“I typically advise my clients to leave two years’ worth of the maximum out-of-pocket expenses in cash in their HSAs,” Madsen explains. “Then, we include the rest in investments that are in line with the client’s overall retirement allocation.”
When you’re ready to withdraw your HSA contributions or your earnings, you can do so without penalty — and again without paying tax — anytime, so long as you spend the money on qualified health care expenses.
Examples of qualified expenses include doctor’s fees and dental treatments, vision care, ambulance services, nursing home costs, and even services like acupuncture or treatment for weight loss. It also includes things like crutches, wheelchairs, and prescription drugs (but does not include over-the-counter medications).
Why HSAs Are Great for Retirement Savings
Here’s what makes your HSA such an attractive vehicle for retirement savings:
If you can contribute to your HSA, invest it wisely, and leave the money in the account just like you would leave the money in your 401(k) or IRA until retirement, you can build a sizable nest egg to use specifically on health care costs after you retire.
Not only will you have a fund for medical expenses, but it’s also money you can use tax free!
That’s a big deal, because health care will likely be your largest expense in retirement. Fidelity estimates couples retiring in 2016 can expect to pay up to $390,000 for medical expenses and long-term care during their golden years.
Health savings accounts are designed to help you pay for medical expenses, tax free. No other account offers so many tax advantages for savers.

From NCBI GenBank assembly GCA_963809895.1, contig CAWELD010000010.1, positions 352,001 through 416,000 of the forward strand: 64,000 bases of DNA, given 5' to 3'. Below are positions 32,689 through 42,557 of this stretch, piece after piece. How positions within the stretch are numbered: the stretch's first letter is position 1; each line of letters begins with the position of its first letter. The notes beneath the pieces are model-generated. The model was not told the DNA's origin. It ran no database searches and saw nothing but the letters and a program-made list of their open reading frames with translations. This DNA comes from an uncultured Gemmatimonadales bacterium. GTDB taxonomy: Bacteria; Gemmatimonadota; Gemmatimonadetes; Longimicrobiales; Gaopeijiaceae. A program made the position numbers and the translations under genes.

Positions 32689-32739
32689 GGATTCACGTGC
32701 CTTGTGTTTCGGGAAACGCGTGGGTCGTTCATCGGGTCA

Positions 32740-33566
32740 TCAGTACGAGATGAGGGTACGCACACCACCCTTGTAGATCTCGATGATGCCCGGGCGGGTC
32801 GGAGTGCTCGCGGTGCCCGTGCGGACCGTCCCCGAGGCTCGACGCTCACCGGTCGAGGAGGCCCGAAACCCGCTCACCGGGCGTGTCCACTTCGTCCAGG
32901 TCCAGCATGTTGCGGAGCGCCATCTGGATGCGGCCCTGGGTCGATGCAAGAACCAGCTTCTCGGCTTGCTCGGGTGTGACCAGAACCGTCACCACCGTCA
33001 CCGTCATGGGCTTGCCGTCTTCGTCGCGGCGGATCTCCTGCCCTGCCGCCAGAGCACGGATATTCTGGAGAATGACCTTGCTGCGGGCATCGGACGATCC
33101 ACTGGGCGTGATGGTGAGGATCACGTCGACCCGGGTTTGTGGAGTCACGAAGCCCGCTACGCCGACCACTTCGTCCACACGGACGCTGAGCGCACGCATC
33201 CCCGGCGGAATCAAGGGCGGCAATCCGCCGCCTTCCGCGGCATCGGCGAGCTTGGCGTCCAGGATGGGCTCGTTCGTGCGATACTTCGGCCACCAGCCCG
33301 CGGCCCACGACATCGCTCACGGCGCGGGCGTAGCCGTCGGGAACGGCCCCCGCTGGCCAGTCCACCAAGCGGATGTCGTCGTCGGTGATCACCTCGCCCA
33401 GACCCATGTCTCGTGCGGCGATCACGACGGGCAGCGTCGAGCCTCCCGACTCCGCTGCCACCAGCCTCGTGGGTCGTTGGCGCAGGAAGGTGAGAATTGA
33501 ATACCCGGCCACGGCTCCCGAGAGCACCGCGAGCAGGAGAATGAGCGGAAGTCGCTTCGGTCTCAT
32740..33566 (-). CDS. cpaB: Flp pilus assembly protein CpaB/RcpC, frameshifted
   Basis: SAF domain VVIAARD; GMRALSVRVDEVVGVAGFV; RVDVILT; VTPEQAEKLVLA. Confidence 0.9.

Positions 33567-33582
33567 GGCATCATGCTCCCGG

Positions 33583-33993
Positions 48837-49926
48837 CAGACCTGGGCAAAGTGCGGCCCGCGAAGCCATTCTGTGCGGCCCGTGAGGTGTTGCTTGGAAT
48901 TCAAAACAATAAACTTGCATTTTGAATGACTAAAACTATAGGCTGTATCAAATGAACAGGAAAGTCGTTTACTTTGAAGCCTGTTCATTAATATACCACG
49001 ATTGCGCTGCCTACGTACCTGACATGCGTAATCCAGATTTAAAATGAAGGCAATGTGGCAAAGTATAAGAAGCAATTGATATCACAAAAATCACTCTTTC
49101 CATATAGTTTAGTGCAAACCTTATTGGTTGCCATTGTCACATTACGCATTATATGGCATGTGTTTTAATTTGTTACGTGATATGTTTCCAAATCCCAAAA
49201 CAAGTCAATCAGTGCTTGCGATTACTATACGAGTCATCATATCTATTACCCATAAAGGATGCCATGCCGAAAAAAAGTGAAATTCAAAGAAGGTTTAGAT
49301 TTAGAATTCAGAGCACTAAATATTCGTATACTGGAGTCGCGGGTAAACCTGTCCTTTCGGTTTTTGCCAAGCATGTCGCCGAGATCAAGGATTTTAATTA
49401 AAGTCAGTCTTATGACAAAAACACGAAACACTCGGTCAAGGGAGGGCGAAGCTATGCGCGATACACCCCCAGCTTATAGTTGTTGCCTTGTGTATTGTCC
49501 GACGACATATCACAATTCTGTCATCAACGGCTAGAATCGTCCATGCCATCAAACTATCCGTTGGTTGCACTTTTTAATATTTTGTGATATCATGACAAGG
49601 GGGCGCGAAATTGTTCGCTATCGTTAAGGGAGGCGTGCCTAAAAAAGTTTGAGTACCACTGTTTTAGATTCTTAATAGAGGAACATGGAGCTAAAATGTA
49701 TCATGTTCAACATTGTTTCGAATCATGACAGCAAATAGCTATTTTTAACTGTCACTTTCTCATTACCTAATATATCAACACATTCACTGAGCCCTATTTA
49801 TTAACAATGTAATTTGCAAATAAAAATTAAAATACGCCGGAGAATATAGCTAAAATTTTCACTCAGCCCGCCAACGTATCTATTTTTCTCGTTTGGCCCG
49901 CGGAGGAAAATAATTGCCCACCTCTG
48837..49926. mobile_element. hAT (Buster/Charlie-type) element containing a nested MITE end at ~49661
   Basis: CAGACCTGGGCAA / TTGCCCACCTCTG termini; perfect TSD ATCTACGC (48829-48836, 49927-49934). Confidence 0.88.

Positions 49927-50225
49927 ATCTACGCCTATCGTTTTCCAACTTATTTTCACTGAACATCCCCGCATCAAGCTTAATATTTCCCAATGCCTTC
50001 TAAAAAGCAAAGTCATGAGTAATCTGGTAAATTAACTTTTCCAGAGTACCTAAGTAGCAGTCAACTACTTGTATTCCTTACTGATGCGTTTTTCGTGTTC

You can contribute money to the account tax free. Then you can invest that money, and the earnings are also tax free. If you withdraw the money and use it on qualified health expenses, that money is free from tax too.
In addition to the tax advantages, the funds you contribute to an HSA roll over from year to year. That means you don’t have to spend what you saved until you choose to do so.
(This is different from a Flexible Spending Account, where funds are subjected to a use-it-or-lose-it policy. If you don’t spend the money you put into the account by the end of the year, you don’t get it back.)
And health savings accounts aren’t just liquid savings vehicles. You can invest money within them, often within the same kind of mutual or index funds that you might invest in within a Roth IRA or brokerage account.
When It Doesn’t Make Sense to Use an HSA for Retirement Savings
While HSAs can provide a great, tax-free way to save and pay for qualified medical expenses, your priority should be on selecting the best health care plan for your needs first and foremost. If an HDHP makes sense for you, then you can look at using a health savings account.
If you have an HSA already or currently qualify for one, the next step is to consider hacking it to make it work even harder for you. You can transform your account from a good way to manage medical costs into a tool that makes it easier to bear the brunt of your projected retirement expenses.